He answered me with a “if that is what you charge, don’t expect too many customers” or something like that. Right there I knew he wasn’t on the buying cycle for me, so I answered very smooth and that was the whole deal. Of course, I had two other prospects asking me for work at the same time he wrote me.

    Sometimes clients aren’t in the buying cycle and they ask for trust or other aspects we can’t really provide. If you want to buy, buy. If you aren’t ready, put a pin on it and keep going; if you wanted the product/service you will eventually come back.

    Love your posts, glad you make them very often! BTW, when you will be podcasting Andrew? you must!

    Javier Cabrera
    ClearYourMind – Productivity, Management and Marketing tips for Entrepreneurs

  • ikeo

    Great article.
    From time to time I like to sell computer items on craigslist
    http://www.craigslist.com (I’m a really big computer geek). What I’ve found is exactly what Andrew pointed out in this post.

    When I list an item, I will usually get a lot of inquiries. People asking a ton of questions and generally just kicking tires. Some people will try to lowball you, others will try to beat the price down (which I don’t mind at all).

    But the really strange thing is that, whether its a $300 Pentium 4 computer I have for sale or a $15 stick of RAM the people who are going to buy will usually send an email that says “I’ll take this now. Where are you located?”. Even some of the people that ask a lot of questions and need a lot of convincing will eventually write me that email (I want it, when can I get it?).

    The upshot of this is that it has helped me a lot with my main business (which is the business of web design). I can now usually tell if a client is genuinely in the market, is ready to buy, is just kicking tires or is really just wasting my time. Being able to identify where they are in their process enables me to modify my approach accordingly.

  • Sojan80

    My question would be “Can anyone develop this, well, radar for lack of a better word, that Andrew is talking about?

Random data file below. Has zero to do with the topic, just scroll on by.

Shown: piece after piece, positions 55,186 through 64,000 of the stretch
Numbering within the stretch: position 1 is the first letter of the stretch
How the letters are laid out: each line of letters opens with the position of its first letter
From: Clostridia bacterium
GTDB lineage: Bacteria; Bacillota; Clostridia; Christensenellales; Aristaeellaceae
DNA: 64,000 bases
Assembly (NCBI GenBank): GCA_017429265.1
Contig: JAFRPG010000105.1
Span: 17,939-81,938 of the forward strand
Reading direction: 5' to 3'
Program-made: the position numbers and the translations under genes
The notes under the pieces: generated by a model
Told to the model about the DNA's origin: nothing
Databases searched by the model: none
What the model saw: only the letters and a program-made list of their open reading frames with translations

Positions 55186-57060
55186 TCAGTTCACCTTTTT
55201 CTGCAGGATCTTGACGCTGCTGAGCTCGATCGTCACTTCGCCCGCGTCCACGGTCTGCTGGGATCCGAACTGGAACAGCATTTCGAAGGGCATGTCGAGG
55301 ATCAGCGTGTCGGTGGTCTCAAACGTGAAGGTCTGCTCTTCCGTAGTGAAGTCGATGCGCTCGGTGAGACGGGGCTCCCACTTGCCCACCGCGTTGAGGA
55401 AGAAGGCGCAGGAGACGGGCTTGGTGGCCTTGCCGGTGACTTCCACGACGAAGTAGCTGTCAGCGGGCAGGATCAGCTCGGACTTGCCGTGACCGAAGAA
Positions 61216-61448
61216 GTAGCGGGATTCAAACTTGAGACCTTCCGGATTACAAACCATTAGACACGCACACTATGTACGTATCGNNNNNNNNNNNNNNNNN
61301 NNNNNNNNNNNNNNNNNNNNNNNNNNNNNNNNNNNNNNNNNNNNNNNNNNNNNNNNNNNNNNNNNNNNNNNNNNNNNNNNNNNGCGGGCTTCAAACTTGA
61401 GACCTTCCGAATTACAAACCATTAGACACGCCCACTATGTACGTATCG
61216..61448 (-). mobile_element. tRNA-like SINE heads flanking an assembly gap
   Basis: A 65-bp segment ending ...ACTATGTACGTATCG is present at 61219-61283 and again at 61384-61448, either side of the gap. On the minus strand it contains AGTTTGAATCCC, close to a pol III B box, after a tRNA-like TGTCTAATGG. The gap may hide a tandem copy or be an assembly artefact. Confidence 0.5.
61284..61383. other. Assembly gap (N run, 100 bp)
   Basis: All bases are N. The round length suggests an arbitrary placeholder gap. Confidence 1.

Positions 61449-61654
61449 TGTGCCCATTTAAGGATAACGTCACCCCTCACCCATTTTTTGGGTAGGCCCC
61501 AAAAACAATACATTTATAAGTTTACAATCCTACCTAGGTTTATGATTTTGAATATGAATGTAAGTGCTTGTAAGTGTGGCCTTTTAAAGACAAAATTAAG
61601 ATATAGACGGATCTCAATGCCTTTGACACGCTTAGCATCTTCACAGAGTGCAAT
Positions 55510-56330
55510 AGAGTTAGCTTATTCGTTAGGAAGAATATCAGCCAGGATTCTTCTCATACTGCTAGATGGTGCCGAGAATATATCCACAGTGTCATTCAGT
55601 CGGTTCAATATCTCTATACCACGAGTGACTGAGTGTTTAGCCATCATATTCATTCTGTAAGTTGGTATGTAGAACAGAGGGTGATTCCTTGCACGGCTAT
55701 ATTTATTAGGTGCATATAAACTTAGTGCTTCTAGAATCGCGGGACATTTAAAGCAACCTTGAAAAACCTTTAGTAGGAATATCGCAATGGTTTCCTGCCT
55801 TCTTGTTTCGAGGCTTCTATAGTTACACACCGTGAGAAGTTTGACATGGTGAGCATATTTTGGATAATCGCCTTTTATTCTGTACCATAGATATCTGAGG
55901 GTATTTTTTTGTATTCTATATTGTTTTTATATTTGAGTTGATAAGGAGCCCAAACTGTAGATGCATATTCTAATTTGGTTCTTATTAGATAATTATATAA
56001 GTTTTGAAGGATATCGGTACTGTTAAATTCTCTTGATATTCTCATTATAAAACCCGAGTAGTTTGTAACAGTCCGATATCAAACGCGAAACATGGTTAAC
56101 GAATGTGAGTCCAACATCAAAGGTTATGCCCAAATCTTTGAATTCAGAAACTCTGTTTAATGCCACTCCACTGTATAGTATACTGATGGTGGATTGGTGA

If it is based off of cues from the prospect contact then I would think so, but I also think some more precise or specific pointers on what to watch or look for would be good.

  • ikeo

    I’d say you can, but it develops over time.
    Its why cops are so good at detecting liars, they deal with them all day, everyday.

    The starting point is to watch the body language cues (are their arms crossed and leaning away from you? Or are they engaged … leaning over to take a look at the portfolio you’re showing them on your shiny new Dell Latitude 600m).

    Pay attention to their line of questioning. Interested prospects want to see the work you’ve done, they want to know how your work is going to make their project better, they’re engaged in the conversation. The other kind of prospect will usually zero in on one thing and one thing only … “how much will it cost?” or “write me a proposal” (so they can take it to someone else to build).

    Other (good) prospects might do this too, but they are usually open to finding out more about what you can do to get the project in under cost or why they should extend their budget (a custom CMS will give you total control of your site, $3000 might sound like a lot now, but imagine having to pay $400 in maintennance costs each month …).